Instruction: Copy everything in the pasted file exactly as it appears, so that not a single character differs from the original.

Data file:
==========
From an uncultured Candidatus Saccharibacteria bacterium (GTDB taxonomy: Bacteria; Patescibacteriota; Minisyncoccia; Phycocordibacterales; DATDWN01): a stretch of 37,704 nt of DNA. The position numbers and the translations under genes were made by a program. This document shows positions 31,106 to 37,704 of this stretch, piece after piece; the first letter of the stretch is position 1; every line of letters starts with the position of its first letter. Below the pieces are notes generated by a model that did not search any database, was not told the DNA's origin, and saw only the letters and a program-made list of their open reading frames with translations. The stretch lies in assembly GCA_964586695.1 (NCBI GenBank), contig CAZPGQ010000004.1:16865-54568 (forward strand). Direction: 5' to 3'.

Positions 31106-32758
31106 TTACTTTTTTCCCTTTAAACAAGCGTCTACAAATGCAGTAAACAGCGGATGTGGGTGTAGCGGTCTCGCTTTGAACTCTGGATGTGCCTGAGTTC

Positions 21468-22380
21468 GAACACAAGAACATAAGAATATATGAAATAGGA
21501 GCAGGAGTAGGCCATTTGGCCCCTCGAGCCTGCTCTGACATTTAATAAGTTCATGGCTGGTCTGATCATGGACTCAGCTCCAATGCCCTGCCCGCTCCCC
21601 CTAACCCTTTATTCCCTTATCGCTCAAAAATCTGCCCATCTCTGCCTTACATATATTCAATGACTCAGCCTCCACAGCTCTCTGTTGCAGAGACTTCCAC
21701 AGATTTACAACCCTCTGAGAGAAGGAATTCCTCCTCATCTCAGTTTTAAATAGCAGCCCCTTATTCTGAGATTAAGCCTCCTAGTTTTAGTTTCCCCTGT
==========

From an uncultured Candidatus Saccharibacteria bacterium (GTDB taxonomy: Bacteria; Patescibacteriota; Minisyncoccia; Phycocordibacterales; DATDWN01): a stretch of 37,704 nt of DNA. The position numbers and the translations under genes were made by a program. This document shows positions 31,106 to 37,704 of this stretch, piece after piece; the first letter of the stretch is position 1; every line of letters starts with the position of its first letter. Below the pieces are notes generated by a model that did not search any database, was not told the DNA's origin, and saw only the letters and a program-made list of their open reading frames with translations. The stretch lies in assembly GCA_964586695.1 (NCBI GenBank), contig CAZPGQ010000004.1:16865-54568 (forward strand). Direction: 5' to 3'.

Positions 31106-32758
31106 TTACTTTTTTCCCTTTAAACAAGCGTCTACAAATGCAGTAAACAGCGGATGTGGGTGTAGCGGTCTCGCTTTGAACTCTGGATGTGCCTGAGTTC

Positions 21468-22380
21468 GAACACAAGAACATAAGAATATATGAAATAGGA
21501 GCAGGAGTAGGCCATTTGGCCCCTCGAGCCTGCTCTGACATTTAATAAGTTCATGGCTGGTCTGATCATGGACTCAGCTCCAATGCCCTGCCCGCTCCCC
21601 CTAACCCTTTATTCCCTTATCGCTCAAAAATCTGCCCATCTCTGCCTTACATATATTCAATGACTCAGCCTCCACAGCTCTCTGTTGCAGAGACTTCCAC
21701 AGATTTACAACCCTCTGAGAGAAGGAATTCCTCCTCATCTCAGTTTTAAATAGCAGCCCCTTATTCTGAGATTAAGCCTCCTAGTTTTAGTTTCCCCTGT